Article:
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Behind Grandma`s Curtains

by tusker 

Posted: 26 May 2010
Word Count: 56
Summary: For Bill's challenge

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I saw him today, just a glimpse;
Curly brown hair turned grey
brought back long ago nights
behind Grandma’s green curtains
where moth ball cushions
fought small sparring shadows
as behind that lush brocade
sandwiches curled,
a voice demanded,
‘Eat your crusts!’
Frightened, they scurried away
like limp bendy sticks
to hide inside crumb filled pockets

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Comments by other Members

V`yonne at 17:14 on 26 May 2010
Oh wonderful stuff. I loved
where moth-ball cushions fought
small sparring shadows
behind that lush brocade

though as you see I made suggestions too - cheeky brat!

L9 I'd change to
as a voice commanded

Maybe put a line break before
Frightened, they scurried away

because what that does, it allows the reader a pause to reflect on that bit of humour and it paces the poem.

Becuase you start with I saw him today maybe you could call the poem - Cousin James or something to give him an identity.

It's a really good poem Jennifer.

TipAs a general rule it's best not to start a line of poetry with 'and' (or any other conjunction) unless it's essential to the rhythm )


where'd that :( come from? I never did an :( !!!


See? Now it won't do an :( when I want it to!!! Grrrrrh!

Nella at 18:21 on 26 May 2010
This is great, Jennifer! I love the way that little memory is conjured up by the glimpse of the now greying man.
Agree with Oonah that a line break might be good.
And though I know that
As a general rule it's best not to start a line of poetry with 'and'
, I like your lines with "and" and think they read well. All in all I think you have good rhythm and fun images.
Thanks for posting!

didau at 23:25 on 26 May 2010
I like this a lot - real verisimilitude. I can actually hear my grandmother...

tusker at 06:54 on 27 May 2010
Thanks David, glad it brought back a memory.


tusker at 06:55 on 27 May 2010
Thanks Oonah for your comment and suggestion.
I'll tinker with it.


tusker at 06:56 on 27 May 2010
Thanks Robin.

It's hard this poetry but challenging.


didau at 21:27 on 27 May 2010
I don't agree with the general rule that it's best not to start a line of poetry with 'and' (or any other conjunction). Like all rules, selectively breaking it is often very effective.

Here's a great example from the Egyptian poet Tatamkhalu Afrika. Look at the way the second stanza uses 'and' to build up the sense of anger and outrage:

Nothing's Changed

Small round hard stones click
under my heels,
seeding grasses thrust
bearded seeds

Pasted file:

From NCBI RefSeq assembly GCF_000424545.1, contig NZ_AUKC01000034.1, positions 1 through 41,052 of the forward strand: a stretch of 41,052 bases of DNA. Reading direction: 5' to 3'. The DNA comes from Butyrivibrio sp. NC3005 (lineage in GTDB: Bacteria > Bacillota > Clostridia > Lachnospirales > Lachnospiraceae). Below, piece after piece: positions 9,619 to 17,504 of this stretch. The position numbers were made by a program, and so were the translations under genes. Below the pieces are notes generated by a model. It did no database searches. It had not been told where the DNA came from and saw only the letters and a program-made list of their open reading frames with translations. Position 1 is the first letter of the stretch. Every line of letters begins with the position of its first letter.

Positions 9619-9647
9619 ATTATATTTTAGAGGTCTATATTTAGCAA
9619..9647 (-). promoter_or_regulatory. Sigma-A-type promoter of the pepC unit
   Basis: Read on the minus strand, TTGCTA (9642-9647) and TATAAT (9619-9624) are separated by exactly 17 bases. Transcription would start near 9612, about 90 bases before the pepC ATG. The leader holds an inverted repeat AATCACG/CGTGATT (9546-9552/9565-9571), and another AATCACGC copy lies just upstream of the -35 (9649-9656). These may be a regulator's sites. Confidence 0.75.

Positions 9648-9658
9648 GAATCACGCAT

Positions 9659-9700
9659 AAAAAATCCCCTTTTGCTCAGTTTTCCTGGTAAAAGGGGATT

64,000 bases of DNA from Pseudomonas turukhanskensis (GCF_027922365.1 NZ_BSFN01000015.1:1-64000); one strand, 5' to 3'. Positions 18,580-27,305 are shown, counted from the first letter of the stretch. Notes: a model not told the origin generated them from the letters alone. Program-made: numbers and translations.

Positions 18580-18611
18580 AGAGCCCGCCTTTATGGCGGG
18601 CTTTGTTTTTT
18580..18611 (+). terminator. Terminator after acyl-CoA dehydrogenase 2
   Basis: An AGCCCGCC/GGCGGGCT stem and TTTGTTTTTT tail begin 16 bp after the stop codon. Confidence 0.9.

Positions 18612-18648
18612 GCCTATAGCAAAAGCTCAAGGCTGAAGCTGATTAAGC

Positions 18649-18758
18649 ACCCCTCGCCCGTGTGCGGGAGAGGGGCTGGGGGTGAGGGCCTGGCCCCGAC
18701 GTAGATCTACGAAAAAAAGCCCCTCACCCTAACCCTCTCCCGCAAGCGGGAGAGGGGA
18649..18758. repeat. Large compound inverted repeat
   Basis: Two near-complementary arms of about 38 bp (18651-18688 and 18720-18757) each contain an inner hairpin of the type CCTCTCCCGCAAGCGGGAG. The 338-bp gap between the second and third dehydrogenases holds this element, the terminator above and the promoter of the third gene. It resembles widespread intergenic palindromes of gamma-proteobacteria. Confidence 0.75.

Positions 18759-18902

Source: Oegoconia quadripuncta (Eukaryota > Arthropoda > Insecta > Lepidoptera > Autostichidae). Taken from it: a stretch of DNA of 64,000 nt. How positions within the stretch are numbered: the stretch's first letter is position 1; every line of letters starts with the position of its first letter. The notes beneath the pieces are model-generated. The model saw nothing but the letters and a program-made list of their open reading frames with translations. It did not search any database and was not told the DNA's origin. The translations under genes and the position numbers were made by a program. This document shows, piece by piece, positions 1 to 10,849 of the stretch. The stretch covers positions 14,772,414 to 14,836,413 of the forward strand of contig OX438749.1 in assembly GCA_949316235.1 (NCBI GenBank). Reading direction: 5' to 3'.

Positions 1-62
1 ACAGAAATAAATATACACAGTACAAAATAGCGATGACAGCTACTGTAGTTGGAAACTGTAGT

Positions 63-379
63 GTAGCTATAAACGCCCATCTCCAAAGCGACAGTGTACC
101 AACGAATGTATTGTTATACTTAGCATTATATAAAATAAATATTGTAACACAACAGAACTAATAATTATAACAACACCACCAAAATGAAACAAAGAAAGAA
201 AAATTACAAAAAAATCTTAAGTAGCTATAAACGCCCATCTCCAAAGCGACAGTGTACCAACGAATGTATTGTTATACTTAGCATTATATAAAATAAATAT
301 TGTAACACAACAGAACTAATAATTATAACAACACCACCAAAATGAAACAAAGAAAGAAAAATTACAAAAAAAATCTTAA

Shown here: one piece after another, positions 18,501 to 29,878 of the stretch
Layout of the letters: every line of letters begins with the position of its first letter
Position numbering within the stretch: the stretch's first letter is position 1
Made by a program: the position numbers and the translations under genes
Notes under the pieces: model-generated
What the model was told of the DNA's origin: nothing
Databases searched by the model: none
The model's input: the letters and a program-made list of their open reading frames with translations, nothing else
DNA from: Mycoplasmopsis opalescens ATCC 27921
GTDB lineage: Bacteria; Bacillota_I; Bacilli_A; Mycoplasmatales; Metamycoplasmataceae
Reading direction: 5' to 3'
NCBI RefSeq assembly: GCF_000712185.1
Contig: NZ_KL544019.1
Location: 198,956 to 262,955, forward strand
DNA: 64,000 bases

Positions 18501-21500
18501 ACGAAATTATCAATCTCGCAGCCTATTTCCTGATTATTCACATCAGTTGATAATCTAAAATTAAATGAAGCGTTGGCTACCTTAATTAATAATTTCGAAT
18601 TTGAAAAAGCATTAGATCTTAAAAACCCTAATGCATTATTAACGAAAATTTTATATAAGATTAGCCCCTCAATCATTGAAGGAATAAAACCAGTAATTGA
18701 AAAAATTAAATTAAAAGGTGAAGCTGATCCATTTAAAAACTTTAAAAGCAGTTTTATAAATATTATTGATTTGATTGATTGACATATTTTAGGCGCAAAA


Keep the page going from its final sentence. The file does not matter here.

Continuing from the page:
into trouser cuffs,
;trodden on,
;in tall,
amiable weeds.

District Six.
No board says it is:
but my feet know,
and my hands,
and the skin about my bones,
and the soft labouring of my lungs,
and the hot, white, inwards turning
anger of my eyes.

Brash with glass,
name flaring like a flag,
it squats
in the grass and weeds,
incipient Port Jackson trees:
new, up-market, haute cuisine,
guard at the gatepost,
whites only inn.

No sign says it is:
but we know where we belong.

I press my nose
to the clear panes, know,
before I see them, there will be
crushed ice white glass,
linen falls,
the single rose.

Down the road,
working man's cafe sells
bunny chows.
Take it with you, eat
it at a plastic table's top,
wipe your fingers on your jeans,
spit a little on the floor:
it's in the bone.

I back from the glass,
boy again,
leaving small mean O
of small, mean mouth.
Hands burn
for a stone, a bomb,
to shiver down the glass.
Nothing's changed.

tusker at 07:15 on 28 May 2010
Thanks David for that.

What a great poem. I wish...


Nella at 09:10 on 28 May 2010
Great example, David.

Stay with it, Jennifer!


V`yonne at 14:37 on 28 May 2010
A good example of how and can be used in an effective way. My only point is that quite often people who are used to writing prose think they still have to use articles and conjuctions even when they add nothing to the poem - it a difference between poetry and prose I thought I'd point out as Jennifer is eager to learn...

tusker at 15:43 on 28 May 2010
I've altered it a little.

Does that make a diffference?


didau at 17:56 on 28 May 2010
I still like it but can't remember the original... Can we see both versions?

FelixBenson at 18:28 on 29 May 2010
I like the way you have painted this scene Jennifer. It makes me think back to my gran, and I like the touches of humour. All done with admirable economy. If you are new to poetry, you certainly make it look easy. I look forward to reading more of you work.
Best, Kirsty

crowspark at 01:33 on 30 May 2010
Hi Jennifer

I loved this, particularly

behind Grandma’s green curtains
where moth ball cushions
fought small sparring shadows
as behind that lush brocade
sandwiches curled,

the secret lives of children.


tusker at 06:51 on 30 May 2010
Thanks Bill.


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